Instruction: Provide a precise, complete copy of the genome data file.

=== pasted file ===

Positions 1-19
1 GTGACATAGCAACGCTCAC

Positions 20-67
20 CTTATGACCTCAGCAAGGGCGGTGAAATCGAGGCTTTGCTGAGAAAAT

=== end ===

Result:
Positions 1-19
1 GTGACATAGCAACGCTCAC

Positions 20-67
20 CTTATGACCTCAGCAAGGGCGGTGAAATCGAGGCTTTGCTGAGAAAAT